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3 Fun Ways to Teach Your Kids about Wildlife in Bali

For parents who want to teach their kids a thing or two about the natural world, Bali has a number of safe, educational environments that will help.

There’s nowhere in Southeast Asia quite like Bali – the resorts, the food, surfing – but for parents wanting to take the opportunity to educate their kids, the boards and nightlife aren’t much of a classroom. getting away from the white sand at Seminyak, parents will find wildlife galore in Bali that can be experienced in safe, educational environments.

Ubud Monkey Forest

The monkeys in Ubud Monkey Forest are Balinese long-tailed monkeys – friendly, active, and always hungry. There are more than 600 monkeys that call this sacred forest home, and while conflicts are inevitable among monkeys, this is a safe family destination to get up close and personal with these adorable little macaques.

The temples and trees give this sanctuary a calm, spiritual feel, but the monkeys manage to keep it playful. There are 115 species of tree in this area; of particular interest is the Pule Bandak, used by monks to make masks from living trees.

ABOVE: There are more than 600 monkeys in Sacred Monkey Forest Sanctuary.

The Sacred Monkey Forest Sanctuary isn’t just a tourist attraction. The temples here are sacred, and with a distinctly Hindu approach to conservation, the three temples in the area – Pura Dalem Agung, Prua Beji, and Prajapati – make a pleasant, spiritual addition to the wildlife.

ABOVE: Guests should wear attire suitable for the temples.

Visitors should remember that they shouldn’t display their bananas willy-nilly because monkeys aren’t all that bothered about stealing, and if travelers offer food, remember not to pull it back. Also, guests should wear attire suitable for the temples.

Bali Bird Park and Bird Village of Petulu

ABOVE: Guyu Guyu Corner at Bali Bird Park.

For more avian learning, parents can head to the more centrally located Bali Bird Park. Of course featuring the birds of paradise and interesting birds from Southeast Asia, the Bali Bird Park is a collection of friendly birds for parents to explain to their kids – be it the curious Bali starling or the cassowary, which is a demon bird straight out of dinosaur’s nightmare.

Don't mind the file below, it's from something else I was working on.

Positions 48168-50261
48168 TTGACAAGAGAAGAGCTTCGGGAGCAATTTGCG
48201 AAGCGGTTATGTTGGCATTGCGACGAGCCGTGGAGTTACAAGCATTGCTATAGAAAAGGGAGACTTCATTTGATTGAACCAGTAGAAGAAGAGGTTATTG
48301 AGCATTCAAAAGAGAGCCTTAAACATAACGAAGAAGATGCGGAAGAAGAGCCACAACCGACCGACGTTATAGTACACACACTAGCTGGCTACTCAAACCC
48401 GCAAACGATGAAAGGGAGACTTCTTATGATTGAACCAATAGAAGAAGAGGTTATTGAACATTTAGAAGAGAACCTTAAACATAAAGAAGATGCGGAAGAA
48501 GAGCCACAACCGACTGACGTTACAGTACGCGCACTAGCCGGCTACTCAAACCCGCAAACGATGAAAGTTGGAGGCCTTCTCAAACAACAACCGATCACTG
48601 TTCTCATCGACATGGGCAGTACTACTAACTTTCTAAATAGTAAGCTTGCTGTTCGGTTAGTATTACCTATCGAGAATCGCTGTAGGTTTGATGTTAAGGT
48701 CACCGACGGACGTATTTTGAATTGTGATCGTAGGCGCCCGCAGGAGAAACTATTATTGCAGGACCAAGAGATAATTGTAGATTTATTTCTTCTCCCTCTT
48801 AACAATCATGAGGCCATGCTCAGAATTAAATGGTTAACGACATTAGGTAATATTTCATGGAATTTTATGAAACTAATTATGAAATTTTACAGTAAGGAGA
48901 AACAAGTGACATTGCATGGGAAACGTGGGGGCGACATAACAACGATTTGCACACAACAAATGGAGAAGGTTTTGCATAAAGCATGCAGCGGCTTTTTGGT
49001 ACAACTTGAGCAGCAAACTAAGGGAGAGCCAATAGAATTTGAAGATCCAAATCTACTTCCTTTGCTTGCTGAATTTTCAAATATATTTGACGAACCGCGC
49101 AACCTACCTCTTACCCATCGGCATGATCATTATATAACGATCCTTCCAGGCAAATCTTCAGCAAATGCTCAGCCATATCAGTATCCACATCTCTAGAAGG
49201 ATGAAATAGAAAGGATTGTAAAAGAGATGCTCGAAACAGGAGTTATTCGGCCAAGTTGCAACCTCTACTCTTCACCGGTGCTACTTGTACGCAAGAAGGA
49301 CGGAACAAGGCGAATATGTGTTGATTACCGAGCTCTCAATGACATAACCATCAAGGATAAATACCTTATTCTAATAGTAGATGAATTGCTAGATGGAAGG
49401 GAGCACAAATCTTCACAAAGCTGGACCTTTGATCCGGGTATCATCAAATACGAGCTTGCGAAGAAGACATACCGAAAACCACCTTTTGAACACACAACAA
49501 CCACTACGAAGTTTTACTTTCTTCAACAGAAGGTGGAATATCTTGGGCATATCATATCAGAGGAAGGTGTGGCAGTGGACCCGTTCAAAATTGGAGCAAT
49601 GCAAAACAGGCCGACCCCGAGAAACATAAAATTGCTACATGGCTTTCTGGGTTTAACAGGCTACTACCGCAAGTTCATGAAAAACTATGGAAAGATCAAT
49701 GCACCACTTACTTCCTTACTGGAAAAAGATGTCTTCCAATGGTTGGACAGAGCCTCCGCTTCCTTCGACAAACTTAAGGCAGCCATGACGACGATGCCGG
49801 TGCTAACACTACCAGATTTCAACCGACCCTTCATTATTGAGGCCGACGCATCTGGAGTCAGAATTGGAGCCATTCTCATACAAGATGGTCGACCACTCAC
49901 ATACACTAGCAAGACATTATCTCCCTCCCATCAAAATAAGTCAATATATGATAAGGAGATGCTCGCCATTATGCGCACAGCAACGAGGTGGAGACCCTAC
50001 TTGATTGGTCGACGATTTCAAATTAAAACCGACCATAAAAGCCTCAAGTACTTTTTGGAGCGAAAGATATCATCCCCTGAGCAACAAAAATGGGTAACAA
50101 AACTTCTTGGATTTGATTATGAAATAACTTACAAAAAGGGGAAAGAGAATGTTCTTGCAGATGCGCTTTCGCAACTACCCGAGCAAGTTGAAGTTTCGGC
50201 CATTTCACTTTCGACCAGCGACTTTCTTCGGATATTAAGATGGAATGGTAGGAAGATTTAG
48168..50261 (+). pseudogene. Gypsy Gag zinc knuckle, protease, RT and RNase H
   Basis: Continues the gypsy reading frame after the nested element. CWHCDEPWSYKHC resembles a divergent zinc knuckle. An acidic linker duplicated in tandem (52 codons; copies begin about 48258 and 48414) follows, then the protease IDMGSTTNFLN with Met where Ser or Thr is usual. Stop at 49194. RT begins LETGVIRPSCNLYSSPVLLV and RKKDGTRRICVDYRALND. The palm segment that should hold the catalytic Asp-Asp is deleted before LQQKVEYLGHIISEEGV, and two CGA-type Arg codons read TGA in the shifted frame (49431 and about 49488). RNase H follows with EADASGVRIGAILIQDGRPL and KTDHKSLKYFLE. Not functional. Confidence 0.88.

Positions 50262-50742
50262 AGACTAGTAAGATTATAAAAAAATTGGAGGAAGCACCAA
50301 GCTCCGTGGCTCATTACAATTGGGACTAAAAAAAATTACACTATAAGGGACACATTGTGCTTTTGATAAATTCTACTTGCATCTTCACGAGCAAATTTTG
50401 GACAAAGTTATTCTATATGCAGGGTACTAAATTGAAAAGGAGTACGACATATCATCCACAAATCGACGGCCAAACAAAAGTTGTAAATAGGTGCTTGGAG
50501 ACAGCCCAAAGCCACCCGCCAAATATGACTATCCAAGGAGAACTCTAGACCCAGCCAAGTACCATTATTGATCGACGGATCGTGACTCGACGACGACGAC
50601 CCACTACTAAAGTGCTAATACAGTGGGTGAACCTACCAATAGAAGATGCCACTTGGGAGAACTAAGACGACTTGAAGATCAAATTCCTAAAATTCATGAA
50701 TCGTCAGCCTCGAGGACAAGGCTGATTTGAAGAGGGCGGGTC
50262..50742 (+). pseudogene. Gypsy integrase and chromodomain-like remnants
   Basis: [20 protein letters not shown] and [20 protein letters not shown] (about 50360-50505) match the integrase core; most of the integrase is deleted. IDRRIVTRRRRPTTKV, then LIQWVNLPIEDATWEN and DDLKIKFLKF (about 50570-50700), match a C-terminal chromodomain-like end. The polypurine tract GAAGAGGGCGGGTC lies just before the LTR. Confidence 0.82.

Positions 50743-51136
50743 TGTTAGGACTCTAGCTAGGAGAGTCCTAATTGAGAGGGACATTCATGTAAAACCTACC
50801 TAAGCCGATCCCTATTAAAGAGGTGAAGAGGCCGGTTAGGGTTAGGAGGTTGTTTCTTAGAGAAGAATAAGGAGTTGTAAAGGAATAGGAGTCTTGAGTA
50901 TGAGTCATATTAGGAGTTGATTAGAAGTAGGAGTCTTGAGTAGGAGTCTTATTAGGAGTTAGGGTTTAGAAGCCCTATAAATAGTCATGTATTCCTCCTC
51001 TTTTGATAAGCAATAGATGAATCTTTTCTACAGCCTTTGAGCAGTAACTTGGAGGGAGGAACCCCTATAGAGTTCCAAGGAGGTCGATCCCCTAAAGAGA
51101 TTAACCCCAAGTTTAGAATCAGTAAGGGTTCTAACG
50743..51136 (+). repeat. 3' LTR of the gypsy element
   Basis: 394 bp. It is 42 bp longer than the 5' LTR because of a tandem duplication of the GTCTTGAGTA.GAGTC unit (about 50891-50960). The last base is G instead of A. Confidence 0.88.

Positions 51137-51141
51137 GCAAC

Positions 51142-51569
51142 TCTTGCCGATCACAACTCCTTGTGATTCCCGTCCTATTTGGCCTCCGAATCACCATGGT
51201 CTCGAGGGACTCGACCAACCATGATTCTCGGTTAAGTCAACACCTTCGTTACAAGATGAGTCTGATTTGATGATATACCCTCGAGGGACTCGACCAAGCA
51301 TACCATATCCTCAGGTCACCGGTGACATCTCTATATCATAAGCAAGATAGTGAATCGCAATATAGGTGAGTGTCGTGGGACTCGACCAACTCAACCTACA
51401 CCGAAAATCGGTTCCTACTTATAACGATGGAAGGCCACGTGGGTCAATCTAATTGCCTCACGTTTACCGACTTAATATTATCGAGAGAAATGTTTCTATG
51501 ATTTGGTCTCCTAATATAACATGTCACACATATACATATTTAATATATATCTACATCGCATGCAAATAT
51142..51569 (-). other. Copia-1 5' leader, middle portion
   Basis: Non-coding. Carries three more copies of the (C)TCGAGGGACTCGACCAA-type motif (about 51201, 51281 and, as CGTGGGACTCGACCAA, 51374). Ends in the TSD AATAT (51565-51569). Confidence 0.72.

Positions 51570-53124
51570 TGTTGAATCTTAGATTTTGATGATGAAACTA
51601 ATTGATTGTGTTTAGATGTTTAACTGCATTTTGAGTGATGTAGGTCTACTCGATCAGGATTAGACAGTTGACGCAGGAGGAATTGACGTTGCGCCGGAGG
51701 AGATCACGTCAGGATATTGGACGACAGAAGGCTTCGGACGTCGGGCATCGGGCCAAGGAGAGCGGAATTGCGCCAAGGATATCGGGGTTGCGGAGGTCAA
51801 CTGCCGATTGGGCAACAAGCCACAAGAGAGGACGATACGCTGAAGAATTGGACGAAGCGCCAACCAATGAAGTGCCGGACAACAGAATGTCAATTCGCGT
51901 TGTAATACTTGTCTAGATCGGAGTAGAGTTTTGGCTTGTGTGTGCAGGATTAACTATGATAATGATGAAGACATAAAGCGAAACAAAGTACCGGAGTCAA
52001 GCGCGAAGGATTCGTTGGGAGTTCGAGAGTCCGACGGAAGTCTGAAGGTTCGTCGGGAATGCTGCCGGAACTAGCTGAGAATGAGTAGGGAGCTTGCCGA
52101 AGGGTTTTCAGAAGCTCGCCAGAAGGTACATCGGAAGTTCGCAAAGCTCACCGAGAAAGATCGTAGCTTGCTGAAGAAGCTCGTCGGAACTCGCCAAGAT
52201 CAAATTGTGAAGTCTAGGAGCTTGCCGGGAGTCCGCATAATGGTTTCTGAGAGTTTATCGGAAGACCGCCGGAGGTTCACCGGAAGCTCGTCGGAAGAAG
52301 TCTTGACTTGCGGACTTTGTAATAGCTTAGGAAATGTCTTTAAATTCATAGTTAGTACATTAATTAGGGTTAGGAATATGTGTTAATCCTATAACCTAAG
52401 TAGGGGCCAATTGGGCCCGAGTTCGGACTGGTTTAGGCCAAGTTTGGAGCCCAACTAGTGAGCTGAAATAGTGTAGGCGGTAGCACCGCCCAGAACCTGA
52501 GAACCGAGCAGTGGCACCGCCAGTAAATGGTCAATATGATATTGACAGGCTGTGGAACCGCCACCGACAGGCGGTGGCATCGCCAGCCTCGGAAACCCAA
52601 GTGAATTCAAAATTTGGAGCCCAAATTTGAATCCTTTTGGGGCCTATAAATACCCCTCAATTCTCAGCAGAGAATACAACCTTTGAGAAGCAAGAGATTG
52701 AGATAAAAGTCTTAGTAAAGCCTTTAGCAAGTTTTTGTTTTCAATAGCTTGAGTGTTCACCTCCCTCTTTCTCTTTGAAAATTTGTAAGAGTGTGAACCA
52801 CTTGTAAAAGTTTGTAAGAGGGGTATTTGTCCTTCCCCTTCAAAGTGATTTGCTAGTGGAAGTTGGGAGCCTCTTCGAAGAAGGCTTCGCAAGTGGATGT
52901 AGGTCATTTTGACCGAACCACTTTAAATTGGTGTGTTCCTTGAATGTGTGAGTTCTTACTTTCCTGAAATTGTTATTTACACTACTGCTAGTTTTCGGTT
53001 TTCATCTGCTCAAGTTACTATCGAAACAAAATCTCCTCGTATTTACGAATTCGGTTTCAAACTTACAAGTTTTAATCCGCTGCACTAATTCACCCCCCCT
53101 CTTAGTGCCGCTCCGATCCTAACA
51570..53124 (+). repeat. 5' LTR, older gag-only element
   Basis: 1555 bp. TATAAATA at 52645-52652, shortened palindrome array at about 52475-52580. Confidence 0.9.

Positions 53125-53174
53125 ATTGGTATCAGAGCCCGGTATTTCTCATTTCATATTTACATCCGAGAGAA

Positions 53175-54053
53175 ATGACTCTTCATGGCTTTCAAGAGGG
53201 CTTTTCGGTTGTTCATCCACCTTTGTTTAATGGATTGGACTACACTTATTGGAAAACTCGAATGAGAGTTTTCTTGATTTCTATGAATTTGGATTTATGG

ABOVE: Children watch the pelicans at the Bali Bird Show.

Parents can let their kids walk among the pelicans, and parrots will use them as a perch at the Guyu Guyu Corner. Kids can check out the Bali Rainforest flight show every day, featuring macaws, storks, cockatoos, and other birds in flight. Shows and experiences abound in the Bali Bird Park, including viewings – for some reason – of a Komodo dragon.

ABOVE: Bird of prey mid-flight.

For something a little more peaceful, there’s the Bird Village of Petulu in Ubud. Every evening, starting around 5pm, 20,000 herons fly from from Jl Raya Ubud a few kilometers away to perch and squabble in this small bird village. One of the most interesting times to visit the Bird Village of Petulu is in March, when the fledglings begin to take flight.

Breakfast with Orangutans

ABOVE: Breakfast with orangutans at the Bali zoo.

There is much to enjoy at the Bali zoo: animal performances, jungle dinners, and even a spa. But one very unique feature of the Bali zoo is their famous “Breakfast with Orangutans,” and, yes, it’s exactly what it sounds like.

Normally found far from Bali in Borneo, the Bali Zoo launched a unique Breakfast with Orangutan experience. At the Gayo Restaurant at Kampung Sumatra, orangutans play in the playground with other large fauna, including elephants and cockatoos.

As one might expect, the breakfast begins with assorted tropical fruits or fruit juice, followed by freshly baked bread, and optional choices of main course. To drink there is Balinese coffee and tea. Purchasing the package includes an exotic bird show and a morning zoo tour.